Richard Hickam Unmasked

Richard Hickam
The Reader
oil on canvas
63.5″ x 63.5″

On Saturday, September 16th Bivins Gallery will open Richard Hickam: Expressions of Color, which will survey the decades of progression of Ohio-based artist’s work from photorealism to large-scale abstracts to figurative abstractions. This exhibition presents a unique understanding into the evolution of an artist’s practice and the world around them. Hickam will be present on opening night from 5:00-8:00 p.m. offering gallery-goers a chance to explore the exhibition with the venerated artist.

Hickam was born in Los Angeles in 1944. He received his BFA from the Kansas City Art Institute in 1966 and his MFA from the University of New Mexico in 1968. He taught at Kendall College of Art and Design in Grand Rapids, MI in 1968, and the Columbus College of Art from 1969-73. We had the chance to speak with Hickam before the show to discuss his career and artistic growth.

Patron: In the 1980s, you became restless within the prescribed confines of a technical photorealistic style that led you to an open-ended approach to figuration. Can you offer some insight on how/why your work moved away from realism to a more abstract style and what you became restless with?

Richard Hickam: Growing up in a conservative atmosphere, I was taught to preserve the past and perfect those elements inside the box. Working with realism was a process of observing and recording. Preliminary sketches were rendered and meticulously followed. One could actually determine the final outcome before starting the painting. To negate this sterile approach I desired the work to have the possibility to alter and grow as the execution took place. This would result in discovery, replacing recording.

P: You’ve transitioned from photorealism to large-scale abstracts to figurative abstractions. The balance between your photorealistic work and abstract work is evident in your solo show at Bivins Gallery. What brought you to add figurative elements back into your work?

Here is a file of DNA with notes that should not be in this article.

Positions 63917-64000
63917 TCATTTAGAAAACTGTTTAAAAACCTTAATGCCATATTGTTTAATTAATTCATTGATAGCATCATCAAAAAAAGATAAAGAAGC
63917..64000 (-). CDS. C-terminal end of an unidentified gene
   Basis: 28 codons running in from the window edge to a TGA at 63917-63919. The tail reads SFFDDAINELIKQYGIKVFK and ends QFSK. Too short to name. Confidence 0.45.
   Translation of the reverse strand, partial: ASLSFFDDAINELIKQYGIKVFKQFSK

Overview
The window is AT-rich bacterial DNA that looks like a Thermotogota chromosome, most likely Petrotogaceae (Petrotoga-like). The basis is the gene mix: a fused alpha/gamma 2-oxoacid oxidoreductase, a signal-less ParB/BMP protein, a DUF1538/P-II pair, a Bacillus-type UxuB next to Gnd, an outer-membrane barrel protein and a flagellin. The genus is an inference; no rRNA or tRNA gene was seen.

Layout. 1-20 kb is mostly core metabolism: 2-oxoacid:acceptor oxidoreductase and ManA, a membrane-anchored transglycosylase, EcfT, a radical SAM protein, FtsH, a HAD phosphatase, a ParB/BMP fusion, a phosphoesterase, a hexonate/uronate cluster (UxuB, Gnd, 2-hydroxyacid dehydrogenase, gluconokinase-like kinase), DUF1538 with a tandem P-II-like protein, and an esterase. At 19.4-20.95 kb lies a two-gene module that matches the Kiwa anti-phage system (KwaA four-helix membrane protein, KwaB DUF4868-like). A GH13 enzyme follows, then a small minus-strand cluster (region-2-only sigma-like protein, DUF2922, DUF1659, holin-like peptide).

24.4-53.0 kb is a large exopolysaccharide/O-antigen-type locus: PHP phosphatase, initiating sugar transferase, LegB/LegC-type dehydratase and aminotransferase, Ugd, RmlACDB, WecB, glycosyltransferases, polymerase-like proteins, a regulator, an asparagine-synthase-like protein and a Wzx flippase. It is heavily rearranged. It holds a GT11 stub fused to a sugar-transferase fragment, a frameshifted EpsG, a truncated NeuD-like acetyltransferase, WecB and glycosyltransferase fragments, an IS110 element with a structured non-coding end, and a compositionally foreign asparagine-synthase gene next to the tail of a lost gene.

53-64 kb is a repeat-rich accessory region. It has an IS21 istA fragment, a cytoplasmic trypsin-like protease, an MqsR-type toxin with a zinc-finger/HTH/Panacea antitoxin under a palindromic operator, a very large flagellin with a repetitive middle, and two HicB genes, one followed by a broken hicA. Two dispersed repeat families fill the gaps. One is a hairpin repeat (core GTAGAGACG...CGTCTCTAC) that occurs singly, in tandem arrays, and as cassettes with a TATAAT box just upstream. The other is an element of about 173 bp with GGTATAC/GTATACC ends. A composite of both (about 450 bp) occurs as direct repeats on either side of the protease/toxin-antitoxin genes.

RH: Elements of abstraction came into play once I realized that the paint itself had a life and additional contribution beyond just the act of description. The component of chance replaced pre-planning. Working in this manner allows both the conscious and unconscious to merge. True art may lie somewhere between science and philosophy. Therefore the artist has the opportunity to gain new insight with each experience.

P: What motivates/inspires you to push your work into new genres?

RH: Working with the figure is the most difficult proposition of all. You are competing with the masters of all ages and all schools of art. Each work, to some degree, is a self-portrait. The artist’s choices unmask his own personality. He should be aware of future confrontation of the figure in the work to those observing the painting.

P: Can you describe your process?

RH: Each morning when I enter the studio I am excited about the quest for new answers and new insights. Yet as many before me have stated, we do not desire to find solutions. That is when it ends. You search for your God but wish to put off facing him.

P: “Hickam distinguishes himself among a coterie of painters through history willing to embrace the absurdities of their paradigm as a conduit to significance.” Can you touch on the significance of the quote from your Allen Stone bio?

RH: I feel true art is timeless. What Rembrandt or any other of the masters confronted was basically what we search for. The apparel is different, our surroundings are dissimilar but the human condition, the thirst for knowledge, remains the same.

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